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Tintin: The Red Sea Sharks (Review)

In the lead-up to the release of The Adventures of Tintin: The Secret of the Unicorn, I’m going to be taking a look at Hergé’s celebrated comic book character, from his humble beginnings through to the incomplete post-modern finale. I hope you enjoy the ride.

The Red Sea Sharks is, I suppose, a fine adventure tale, even if it’s not an entry in Hergé’s canon that I’m particularly fond of. The nineteenth instalment in the series, the author uses the opportunity to tie a whole slew of open story threads together and anchor the long-term continuity of the series, but he also decides to deal with the issue of modern slavery – a controversial and topical issue, to be sure. However, while I have no doubt the author’s intentions were true, the story reads more than a little awkwardly in dealing with the topic.

Calculus gets his skates on...

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Tintin: The Seven Crystal Balls (Review)

In the lead-up to the release of The Adventures of Tintin: The Secret of the Unicorn, I’m going to be taking a look at Hergé’s celebrated comic book character, from his humble beginnings through to the incomplete post-modern finale. I hope you enjoy the ride.

Apparently, if Steven Spielberg’s The Adventures of Tintin: The Secret of the Unicorn is a success, Peter Jackson will be directing a sequel that will be based on the two-part story directly following The Secret of the Unicorn and Red Rackham’s Treasure. I’m already anticipating that, seen as The Seven Crystal Balls and Prisoners of the Sun are probably among my favourite Tintin stories, and I can actually see the rather wonderful conflict between mysticism and rationality playing out really well on the big-screen. It’s pure unadulterated pulp fiction, and it’s pulp fiction done exceptionally well.

Mummy!

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Tintin: King Ottokar’s Sceptre (Review)

In the lead-up to the release of The Adventures of Tintin: The Secret of the Unicorn, I’m going to be taking a look at Hergé’s celebrated comic book character, from his humble beginnings through to the incomplete post-modern finale. I hope you enjoy the ride.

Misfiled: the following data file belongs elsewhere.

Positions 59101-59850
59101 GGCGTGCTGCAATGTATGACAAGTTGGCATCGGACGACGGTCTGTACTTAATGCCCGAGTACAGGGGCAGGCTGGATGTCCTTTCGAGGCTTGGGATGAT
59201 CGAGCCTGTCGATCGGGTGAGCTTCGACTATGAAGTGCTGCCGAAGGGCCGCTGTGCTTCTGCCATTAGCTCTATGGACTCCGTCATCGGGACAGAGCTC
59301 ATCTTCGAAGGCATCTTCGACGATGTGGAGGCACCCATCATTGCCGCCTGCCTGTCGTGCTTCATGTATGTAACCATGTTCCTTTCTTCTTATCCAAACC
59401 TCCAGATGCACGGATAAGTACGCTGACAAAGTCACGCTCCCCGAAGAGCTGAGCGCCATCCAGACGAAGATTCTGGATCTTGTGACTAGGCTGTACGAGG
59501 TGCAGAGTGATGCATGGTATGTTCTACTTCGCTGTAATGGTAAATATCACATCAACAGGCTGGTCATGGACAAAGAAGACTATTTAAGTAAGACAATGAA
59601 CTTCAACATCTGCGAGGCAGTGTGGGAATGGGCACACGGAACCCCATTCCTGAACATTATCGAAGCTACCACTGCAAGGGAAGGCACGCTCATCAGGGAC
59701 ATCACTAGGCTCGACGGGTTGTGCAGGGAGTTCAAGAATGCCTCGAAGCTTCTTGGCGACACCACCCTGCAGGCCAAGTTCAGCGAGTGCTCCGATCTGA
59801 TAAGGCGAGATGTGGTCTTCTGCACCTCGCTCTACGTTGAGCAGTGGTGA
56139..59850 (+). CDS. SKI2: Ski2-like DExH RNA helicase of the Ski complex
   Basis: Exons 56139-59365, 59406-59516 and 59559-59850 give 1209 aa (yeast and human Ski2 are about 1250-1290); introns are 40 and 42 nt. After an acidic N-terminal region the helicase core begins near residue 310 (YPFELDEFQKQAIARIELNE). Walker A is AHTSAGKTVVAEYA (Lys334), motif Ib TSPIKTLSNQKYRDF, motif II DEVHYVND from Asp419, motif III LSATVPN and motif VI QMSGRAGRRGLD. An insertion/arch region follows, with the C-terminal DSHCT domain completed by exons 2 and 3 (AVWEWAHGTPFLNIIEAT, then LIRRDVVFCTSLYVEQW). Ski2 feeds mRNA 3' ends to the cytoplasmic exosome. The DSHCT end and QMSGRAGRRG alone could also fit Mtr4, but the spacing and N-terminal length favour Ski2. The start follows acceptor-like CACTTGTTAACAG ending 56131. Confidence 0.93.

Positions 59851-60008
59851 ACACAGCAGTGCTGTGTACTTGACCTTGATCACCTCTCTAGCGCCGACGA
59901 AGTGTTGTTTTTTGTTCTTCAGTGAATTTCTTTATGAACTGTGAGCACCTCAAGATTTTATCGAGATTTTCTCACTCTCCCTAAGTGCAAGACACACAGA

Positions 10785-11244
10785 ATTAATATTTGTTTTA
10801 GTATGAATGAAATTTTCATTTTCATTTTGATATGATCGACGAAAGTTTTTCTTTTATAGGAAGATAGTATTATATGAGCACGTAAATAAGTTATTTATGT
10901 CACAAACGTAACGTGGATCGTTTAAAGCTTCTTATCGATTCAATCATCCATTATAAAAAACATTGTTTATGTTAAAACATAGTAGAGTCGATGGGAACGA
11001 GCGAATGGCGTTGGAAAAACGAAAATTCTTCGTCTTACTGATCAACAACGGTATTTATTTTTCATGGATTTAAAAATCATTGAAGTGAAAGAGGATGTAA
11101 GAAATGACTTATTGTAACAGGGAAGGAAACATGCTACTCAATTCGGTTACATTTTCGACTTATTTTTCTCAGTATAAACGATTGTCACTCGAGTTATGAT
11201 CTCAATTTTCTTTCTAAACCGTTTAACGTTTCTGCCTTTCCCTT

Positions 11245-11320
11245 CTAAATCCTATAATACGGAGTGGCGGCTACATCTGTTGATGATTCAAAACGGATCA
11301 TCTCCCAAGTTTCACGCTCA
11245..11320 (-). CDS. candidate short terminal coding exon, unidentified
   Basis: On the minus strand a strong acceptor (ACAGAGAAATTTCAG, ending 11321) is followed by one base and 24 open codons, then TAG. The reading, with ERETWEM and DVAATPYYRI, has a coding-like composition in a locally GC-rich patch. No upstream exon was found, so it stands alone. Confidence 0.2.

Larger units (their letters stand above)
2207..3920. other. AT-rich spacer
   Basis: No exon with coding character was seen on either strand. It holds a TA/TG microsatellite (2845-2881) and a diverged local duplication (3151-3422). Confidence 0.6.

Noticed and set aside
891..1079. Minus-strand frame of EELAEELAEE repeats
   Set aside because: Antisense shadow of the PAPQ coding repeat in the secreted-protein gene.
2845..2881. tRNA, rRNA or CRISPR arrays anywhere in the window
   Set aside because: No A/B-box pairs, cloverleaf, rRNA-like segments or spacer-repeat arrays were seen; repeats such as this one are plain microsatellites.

It’s amazing what you can miss in enjoying your favourite stories as a child. For me, at the tender age of seven or eight, King Ottokar’s Sceptre was a thrilling tale of palace intrigue with a rather wonderful locked-room mystery at it heart. Returning to it now, it feels like quite a bit more. This is the first time, reading a Tintin book, that it feels part of a particular place or time. Even the possibly-Nazi agent from The Black Island was cast ambiguously enough that the story could have been set at any time in the relatively recent past, but King Ottokar’s Sceptre is something quite a bit different, capturing the sense of fear in Europe on the eve of warfare.

A locked room mystery...

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Tintin: The Broken Ear (Review)

In the lead-up to the release of The Adventures of Tintin: The Secret of the Unicorn, I’m going to be taking a look at Hergé’s celebrated comic book character, from his humble beginnings through to the incomplete post-modern finale. I hope you enjoy the ride.

The Broken Ear is a strange little Tintin story. On one hand, it begins as a sort of a mystery adventure, with an artifact stolen from a museum and then replaced the following night, a little note apologising for a childish prank. As seems to be the case in these kinds of stories, the authorities decide “no harm, no foul” and go on about their daily business, but our boy Tintin is not convinced. However, over the course of his investigation, the story develops into something a bit more substantial, allowing Hergé the opportunity to indulge some of his wonderfully broad political satire. It wouldn’t be among my favourite entries in the franchise, if only because I was too young to appreciate a lot of the commentary when I first read it.

Hergé doesn't go overboard...

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Tintin: Tintin in the Land of the Soviets (Review)

In the lead-up to the release of The Adventures of Tintin: The Secret of the Unicorn, I’m going to be taking a look at Hergé’s celebrated comic book character, from his humble beginnings through to the incomplete post-modern finale. I hope you enjoy the ride.

The two earliest Tintin adventures, Tintin in the Land of the Soviets and Tintin in the Congo, are looked back upon as the black sheep of the Tintin novels produced by Hergé. While Tintin in the Land of the Soviets is shameless anti-Communist propaganda (and does contain a hint of the foul racism we’d see a lot more of in Tintin in the Congo), one can detect a lot of the charm that Hergé brought to his iconic creations, scattered throughout the work, from the surreal sense of humour to the writing style to the love of ridiculous suspense, seemingly for the sake of suspense. The best was definitely yet to come, but it all started here.

The collection isn't Tintin at his finest...

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